By Jefferson Geiger
Wagner College is a small liberal arts institution that stands shoulder-to-shoulder with larger universities because of a secret weapon: undergraduate research. At Wagner, students of all ages and in many fields practice real-world research techniques that a typical undergraduate won’t see until they’re working on a post-graduate degree.
“The American Association of Colleges and Universities lists undergraduate research as one of its high-impact practices,” Provost Tarshia Stanley said. “At Wagner College, we agree that providing student learning experiences through research is imperative, and we look for ways to enhance those opportunities.”
Along the way, Wagner undergraduate researchers develop close working relationships with their professors.
Senior microbiology major Ian Massaro has jumped from project to project in the same neuroscience lab since his sophomore year. His research has focused on neurogenesis — the brain’s capacity to regenerate upon traumatic brain injury — in zebrafish.
“I'm grateful that I chose Wagner because going to an institution like this — where they really focus on a hands-on experience — I don't think I would have the research repertoire that I do if I had chosen a different school for my undergraduate education,” Massaro said.
His collaboration with Biological Sciences Associate Professor Heather A. Cook; Chris Corbo, a former Wagner professor now at Jacksonville University; and Sara Guariglia from the New York State Institute for Basic Research has already allowed him to attend conferences and publish a peer-reviewed article in the Microscopy and Research Technique journal.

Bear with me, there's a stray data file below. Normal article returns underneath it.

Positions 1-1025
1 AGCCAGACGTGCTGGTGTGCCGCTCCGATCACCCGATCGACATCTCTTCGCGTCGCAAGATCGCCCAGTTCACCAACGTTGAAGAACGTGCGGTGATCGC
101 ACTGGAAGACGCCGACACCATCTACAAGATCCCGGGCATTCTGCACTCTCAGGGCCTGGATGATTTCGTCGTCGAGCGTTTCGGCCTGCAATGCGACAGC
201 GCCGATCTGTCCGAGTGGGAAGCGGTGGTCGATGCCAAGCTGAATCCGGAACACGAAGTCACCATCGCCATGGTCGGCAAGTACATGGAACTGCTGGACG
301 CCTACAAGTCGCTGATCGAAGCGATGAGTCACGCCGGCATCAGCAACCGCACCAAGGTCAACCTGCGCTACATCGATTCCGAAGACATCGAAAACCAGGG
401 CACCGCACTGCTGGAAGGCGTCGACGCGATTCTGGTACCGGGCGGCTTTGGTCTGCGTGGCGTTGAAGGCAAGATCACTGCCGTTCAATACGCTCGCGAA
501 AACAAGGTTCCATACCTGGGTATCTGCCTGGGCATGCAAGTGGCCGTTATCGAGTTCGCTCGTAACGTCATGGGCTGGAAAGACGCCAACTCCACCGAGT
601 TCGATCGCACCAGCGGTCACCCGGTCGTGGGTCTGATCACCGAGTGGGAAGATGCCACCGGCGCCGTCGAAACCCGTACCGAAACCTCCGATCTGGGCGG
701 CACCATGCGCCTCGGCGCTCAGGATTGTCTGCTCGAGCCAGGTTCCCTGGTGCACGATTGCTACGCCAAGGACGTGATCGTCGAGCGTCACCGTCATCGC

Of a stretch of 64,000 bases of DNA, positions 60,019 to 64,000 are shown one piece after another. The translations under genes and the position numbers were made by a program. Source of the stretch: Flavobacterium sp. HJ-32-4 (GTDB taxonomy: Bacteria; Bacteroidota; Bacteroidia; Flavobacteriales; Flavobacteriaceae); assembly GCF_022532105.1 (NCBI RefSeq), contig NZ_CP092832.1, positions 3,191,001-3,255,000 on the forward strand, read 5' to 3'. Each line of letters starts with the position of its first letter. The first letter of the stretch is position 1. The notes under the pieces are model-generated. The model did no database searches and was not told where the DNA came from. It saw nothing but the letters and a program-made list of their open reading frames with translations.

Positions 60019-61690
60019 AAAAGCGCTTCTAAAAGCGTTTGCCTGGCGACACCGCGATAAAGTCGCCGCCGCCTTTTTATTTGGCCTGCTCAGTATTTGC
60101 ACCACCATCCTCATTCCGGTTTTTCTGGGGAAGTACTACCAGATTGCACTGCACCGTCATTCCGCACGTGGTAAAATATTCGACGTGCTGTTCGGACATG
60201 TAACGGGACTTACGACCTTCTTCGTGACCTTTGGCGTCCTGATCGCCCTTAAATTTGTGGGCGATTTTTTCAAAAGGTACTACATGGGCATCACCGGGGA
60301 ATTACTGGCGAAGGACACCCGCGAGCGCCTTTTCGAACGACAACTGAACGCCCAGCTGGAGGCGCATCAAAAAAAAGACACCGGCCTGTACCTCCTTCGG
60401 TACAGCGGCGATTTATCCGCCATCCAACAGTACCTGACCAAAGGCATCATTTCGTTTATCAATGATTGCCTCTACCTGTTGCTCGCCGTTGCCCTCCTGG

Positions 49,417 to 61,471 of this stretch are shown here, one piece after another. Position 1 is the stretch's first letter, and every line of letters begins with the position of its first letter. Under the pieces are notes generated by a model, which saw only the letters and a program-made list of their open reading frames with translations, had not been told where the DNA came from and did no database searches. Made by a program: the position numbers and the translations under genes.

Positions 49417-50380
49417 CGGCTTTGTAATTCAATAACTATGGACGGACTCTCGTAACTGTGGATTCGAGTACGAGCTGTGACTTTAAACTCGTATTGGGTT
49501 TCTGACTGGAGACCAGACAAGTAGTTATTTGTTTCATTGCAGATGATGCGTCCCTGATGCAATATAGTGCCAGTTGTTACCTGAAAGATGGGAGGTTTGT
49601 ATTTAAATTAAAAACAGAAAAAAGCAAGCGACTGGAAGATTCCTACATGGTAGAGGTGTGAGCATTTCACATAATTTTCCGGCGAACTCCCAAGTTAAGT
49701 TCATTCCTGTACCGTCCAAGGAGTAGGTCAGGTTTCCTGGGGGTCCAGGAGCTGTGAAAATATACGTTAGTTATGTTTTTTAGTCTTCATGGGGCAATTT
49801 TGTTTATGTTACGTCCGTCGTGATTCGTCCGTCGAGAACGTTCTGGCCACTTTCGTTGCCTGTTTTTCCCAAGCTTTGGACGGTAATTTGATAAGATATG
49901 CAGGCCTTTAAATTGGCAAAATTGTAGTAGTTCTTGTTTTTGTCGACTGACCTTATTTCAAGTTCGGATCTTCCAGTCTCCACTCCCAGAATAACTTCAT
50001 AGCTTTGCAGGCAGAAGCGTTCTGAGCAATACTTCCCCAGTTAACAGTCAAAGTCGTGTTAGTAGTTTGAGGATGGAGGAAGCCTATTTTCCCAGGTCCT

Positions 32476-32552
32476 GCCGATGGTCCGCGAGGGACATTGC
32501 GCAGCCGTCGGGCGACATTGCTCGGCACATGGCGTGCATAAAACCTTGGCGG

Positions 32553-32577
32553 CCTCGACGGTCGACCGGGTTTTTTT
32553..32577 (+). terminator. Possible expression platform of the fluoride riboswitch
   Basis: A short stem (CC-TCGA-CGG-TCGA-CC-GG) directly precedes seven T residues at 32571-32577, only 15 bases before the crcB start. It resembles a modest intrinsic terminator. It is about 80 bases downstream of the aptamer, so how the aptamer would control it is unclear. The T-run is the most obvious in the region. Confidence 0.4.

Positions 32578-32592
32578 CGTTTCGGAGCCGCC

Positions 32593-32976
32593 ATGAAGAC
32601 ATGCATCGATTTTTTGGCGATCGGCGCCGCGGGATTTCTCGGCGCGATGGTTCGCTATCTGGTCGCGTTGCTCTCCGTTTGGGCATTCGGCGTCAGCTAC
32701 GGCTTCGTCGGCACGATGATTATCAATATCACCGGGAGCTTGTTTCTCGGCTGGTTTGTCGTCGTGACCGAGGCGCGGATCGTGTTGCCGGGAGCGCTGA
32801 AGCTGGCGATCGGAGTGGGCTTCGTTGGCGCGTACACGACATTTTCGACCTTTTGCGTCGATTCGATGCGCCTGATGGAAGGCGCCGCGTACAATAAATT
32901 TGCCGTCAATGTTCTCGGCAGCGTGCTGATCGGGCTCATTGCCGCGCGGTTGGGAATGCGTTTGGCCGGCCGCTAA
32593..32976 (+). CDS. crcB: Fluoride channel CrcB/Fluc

Massaro presented two posters about the different aspects of zebrafish research at the Society for Neuroscience Conference this month. He plans to present at the Eastern College Science Conference in April.
Research into Wagner’s First-Year Program
While Connie Campbell ’22 now works as a high school case manager in Philadelphia, she is still involved with Wagner research. Alongside Bernadette Ludwig, associate professor of sociology and faculty director of Civic Engagement, the pair published a paper in the Michigan Journal of Community Service Learning in June — a rare example of published work that includes an undergraduate student researcher in the social sciences — and presented at the American Sociological Association’s Annual Meeting in August and Campus Compact this month.
“I think just being able to develop a more personal relationship with Dr. Ludwig has been really amazing,” Campbell said of working on the research, even past graduation. “Because you don't always get to do that with professors.”
The study shows that first-year students who spent more hours tutoring West African refugees and immigrants were more supportive of community-based learning. More significantly, Bernadette said, when the facilitating professors fully integrated service learning in their class, students were more likely to support it, better able to see how it is relevant to real life and more likely to agree that it helped them become more aware of their biases. However, when faculty did not fully support or integrate service learning, these desired positive changes did not occur.
As Campbell described learning with the refugees, “If you're not going to do it right, don’t do it at all.”
Ludwig, a first-generation student, has enjoyed mentoring Campbell, and she is now working on another paper about the benefits of community engagement for college students with Seong Gillespie ’23.
“You as a professor need to make sure that you motivate and support them across the finish line,” Ludwig said. “It’s a great opportunity because, generally speaking, not many undergrad students in social sciences publish peer-reviewed papers. In addition, it is really rewarding to work with an undergraduate student on research that is actually about them.”
Like the academic conferences Campbell and Massaro have attended, the Wagner College Celebration of Scholarly & Artistic Student Work will give students from all disciplines an environment to present and promote their scholarly achievements through oral presentations, poster displays, exhibits, and artistic works next year. The event will be held on Thursday, May 2, 2024. Alumni, friends, prospective students, and families are invited to attend.
Students and faculty interested in presenting their work can apply here.